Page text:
lecture Chap 6 skeletal tissue

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julianne.elizabeth
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lecture Chap 6 skeletal tissue
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2012-03-01 21:35:54
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classifications Bones cartilage bone formation cells hormonal regulation growth repair fractures homeostatic imbalances
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lecture chapter 6 bone and skeletal tissue
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  1. Skeletal cartilages
    describe
    -avascular and no nerves

    -primarily water, accounts for its ability to spring back

    -Dense connective tissue girdle of perichondrium contains blood bessels for nutrient delivery to cartilage
  2. Skeletal Cartilages
    Types
    • 1. Hyaline Cartilage
    • -provides support, flexibility, and resilience (collagen fibers)
    • -most abundant type
    • -articular cartilage, costal cartilage, respiratory cartilage, nasal cartilage (bones form from this when little)

    • 2. Elastic Cartilage
    • -similar to hyaline, but contain elastic fibers (bendy)
    • -external ear and epiglottus

    • 3. Fibrocartilage
    • -collagen fibers: have great tensile strength
    • -intervertebral discs, menisci, and pubic symphysis
  3. Growth of cartilage
    • 1. Appositional
    • -cells secrete matrix against external face of existing cartilage

    • 2. Interstitial
    • -chondrocytes divide and secrete new matric, expanding cartilage from within

    • Calcification of cartilage occures during...
    • -normal bone growth
    • -old age

    calcified cartilage is not calcified bone
  4. Bones of the Skeleton
    206 named bones

    • 2 Main groups by location
    • 1. Axial
    • -bones of skull, vertebrak column, and ribs
    • -protect, support, and carry other body parts

    • 2. Appendicular skeleton
    • -upper and lower limbs
    • -pectoral and pelvic girdles
    • -locomation, manipulation of the enviornment
  5. Classification of bones by shape
    • Long bones
    • -longer than they are wide
    • -shaft and 2 ends
    • -femur, humerus, phalanges

    • Short Bones
    • -cube shaped bones (carpals and tarsals)
    • -Sesmoid bones: grow within tendons (patella)

    • Flat Bones
    • -thin, flat, slightly curved
    • -sternum, ribs, scapulae, cranium bones

    • Irregular Bones
    • -complicated shapes
    • -vertebrae, hip bones
  6. Functions of Bones
    • 1. Support
    • -for the body and the soft organs

    • 2. Protection
    • -for the brain, spinal cord, and vital organs

    • 3. Movement
    • -levers for muscle action
    • -design of joins determines the type of movement

    • 4. Storage
    • -minerals (calcium and phosphorus) and growth factors
    • - released into the bloodstream when needed for distribution to all parts of the body (continual)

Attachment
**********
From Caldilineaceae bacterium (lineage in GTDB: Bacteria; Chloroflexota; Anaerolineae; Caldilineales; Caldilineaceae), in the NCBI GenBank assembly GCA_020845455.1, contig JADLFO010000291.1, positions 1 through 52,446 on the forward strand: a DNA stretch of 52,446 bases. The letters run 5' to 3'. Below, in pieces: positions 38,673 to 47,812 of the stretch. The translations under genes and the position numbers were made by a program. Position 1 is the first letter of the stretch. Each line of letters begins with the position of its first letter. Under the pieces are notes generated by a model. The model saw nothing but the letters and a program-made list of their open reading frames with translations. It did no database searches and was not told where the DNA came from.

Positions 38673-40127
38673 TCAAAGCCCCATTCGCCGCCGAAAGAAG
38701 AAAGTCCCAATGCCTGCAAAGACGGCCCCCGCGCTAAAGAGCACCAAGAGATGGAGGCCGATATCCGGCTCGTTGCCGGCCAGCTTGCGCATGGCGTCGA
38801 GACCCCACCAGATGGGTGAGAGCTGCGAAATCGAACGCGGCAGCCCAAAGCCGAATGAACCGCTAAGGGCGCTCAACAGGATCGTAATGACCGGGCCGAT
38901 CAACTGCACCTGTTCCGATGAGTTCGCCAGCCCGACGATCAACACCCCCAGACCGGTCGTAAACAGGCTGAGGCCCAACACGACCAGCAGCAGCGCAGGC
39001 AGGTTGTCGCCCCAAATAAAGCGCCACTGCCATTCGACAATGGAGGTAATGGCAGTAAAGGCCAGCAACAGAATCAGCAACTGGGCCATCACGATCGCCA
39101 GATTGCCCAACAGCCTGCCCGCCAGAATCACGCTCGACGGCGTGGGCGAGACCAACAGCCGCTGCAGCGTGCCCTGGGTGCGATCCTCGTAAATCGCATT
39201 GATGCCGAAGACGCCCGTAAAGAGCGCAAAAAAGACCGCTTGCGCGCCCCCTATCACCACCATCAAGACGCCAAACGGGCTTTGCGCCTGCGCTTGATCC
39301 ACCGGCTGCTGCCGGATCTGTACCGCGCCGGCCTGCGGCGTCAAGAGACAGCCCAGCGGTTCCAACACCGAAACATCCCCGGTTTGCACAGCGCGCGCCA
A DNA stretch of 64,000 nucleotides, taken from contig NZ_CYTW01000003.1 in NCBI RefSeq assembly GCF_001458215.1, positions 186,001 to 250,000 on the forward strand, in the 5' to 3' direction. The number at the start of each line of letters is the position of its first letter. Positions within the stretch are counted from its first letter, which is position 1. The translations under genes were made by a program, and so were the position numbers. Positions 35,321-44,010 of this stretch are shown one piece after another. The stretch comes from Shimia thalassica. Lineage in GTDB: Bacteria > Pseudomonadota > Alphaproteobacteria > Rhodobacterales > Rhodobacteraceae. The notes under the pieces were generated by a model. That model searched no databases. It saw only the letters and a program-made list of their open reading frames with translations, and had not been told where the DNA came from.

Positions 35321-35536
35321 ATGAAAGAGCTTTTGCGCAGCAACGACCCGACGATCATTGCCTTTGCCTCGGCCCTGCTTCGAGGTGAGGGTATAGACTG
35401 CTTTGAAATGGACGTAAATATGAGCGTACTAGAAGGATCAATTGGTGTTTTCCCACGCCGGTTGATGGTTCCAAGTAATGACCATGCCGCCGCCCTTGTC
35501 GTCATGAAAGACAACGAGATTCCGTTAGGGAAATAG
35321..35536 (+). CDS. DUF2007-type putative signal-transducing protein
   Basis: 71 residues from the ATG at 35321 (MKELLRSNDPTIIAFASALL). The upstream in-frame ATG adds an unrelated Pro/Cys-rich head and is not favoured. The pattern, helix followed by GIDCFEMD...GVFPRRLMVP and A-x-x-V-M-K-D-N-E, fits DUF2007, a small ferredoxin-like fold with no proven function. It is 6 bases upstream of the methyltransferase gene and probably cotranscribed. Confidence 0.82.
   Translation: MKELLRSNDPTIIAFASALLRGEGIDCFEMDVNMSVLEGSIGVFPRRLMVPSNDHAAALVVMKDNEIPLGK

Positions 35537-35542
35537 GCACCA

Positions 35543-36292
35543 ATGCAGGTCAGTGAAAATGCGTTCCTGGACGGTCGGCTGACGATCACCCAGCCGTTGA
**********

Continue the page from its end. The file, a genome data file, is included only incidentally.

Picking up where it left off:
5. Blood cell formation (hematopoiesis) in marrow cavities

    6. Triglyceride (energy/fat) storage in bone cavities
  7. Bone Markings
    Functions
    • Bulges, depressions, and holes serve as...
    • -sites of attachment for muscles, ligaments, and tendons
    • -joint surfaces
    • -conduits for blood vessels and nerves
  8. Bone Markings: Projections
    Sites of muscle and ligament attachment
    Tuberosity: rounded projection

    Crest: narrow, prominent ridge

    Trochanter: large, blunt, irregular surface

    Line: Narrow ridge of bone

    Tuberacle: small rounded projection

    Epicondyle: raised area above the condyle

    Spine: Sharp, slender projection

    Process: any bony prominence
  9. Bone Markings: projections
    Projections that help form joints
    Head: bony expansion carroed on a narrow neck

    Facet: smooth, nearly flat articular surface

    Condyle: rounded articular projection

    Ramus: armlike bar
  10. Bone Markings: depressions and openings
    Meatus: canal-like passageway

    Sinus: cavity within the bone

    Fossa: Shallow, basin like depression

    Groove: furrow

    Fissure: narrow, slitlike opening

    Foramen: round or oval opening through a bone
  11. Bone textures
    1. Compact bone: dense outter layer

    • 2. Spongey (cancellous) bone
    • -honeycomb of trabeculae
    • -filled with red or yellow bone marrow
  12. Structure of a long bone
    • Diaphysis: shaft
    • -compact bone collar surrounds medullary (marrow cavity)
    • -medullary cavity in adults contains fat (yellow marrow)

    • Epiphysis: expanded ends
    • -compact bone exterior and spongey bone interior
    • -epiphyseal line (remnant of growth plate) between the diaphysis and each epiphysis
    • -articular (hyaline) cartilahe on joint surfaces has the function of cushioning
  13. Membranes of Bone
    Periosteum
    -covers entire external bone except where joint is (glistening white)

    • 2 Layers:
    • 1. outer fibrous layer (dense irregular connective tissue) of bone
    • 2. Inner osteogenic layer
    • *osteoblasts: bone forming cells
    • *osteoclasts: bone destroying cells
    • *osteogenic cells: stem cells that give rise to osteoblasts

    -nerve fibers, nutrient blood vessels, and lymphatic vessels enter the bone via nutrient foramina

    -secured to underlying bone by Sharpey's fibers (collagen fibers which are exceptionally dense at point of anchoring for ligaments and tendons)
  14. Membranes of Bone
    Endosteum
    • Delicate membrane on internal surfaces of bone
    • -covers the trabeculae of spongey bone and lines the canals that pass through the compact bone

    Also cntain osteoblasts and osteoclasts
  15. Structure of short, irregular, and flat bones
    No shaft or epiphysis

    Periosteum-covered compact bone on outside

    • Endosteum-covered spongey bone within
    • -called siploe in flat bones
    • -like a stiffened sandwhich

    -bone marrow between trabecular
  16. Location of hematopoietic Tissue (red marrow)
    • Red marrow cavities in adults
    • -trabecular caivites of the heads of femur and humerus
    • -trabecular cavities of the diploe of flat bones
    • *tend to be more cative in red marrow production, so samples are often drawn from here

    • Red Marrow cavities in newborn infants
    • -medullary cavities and all spaces of spongey bone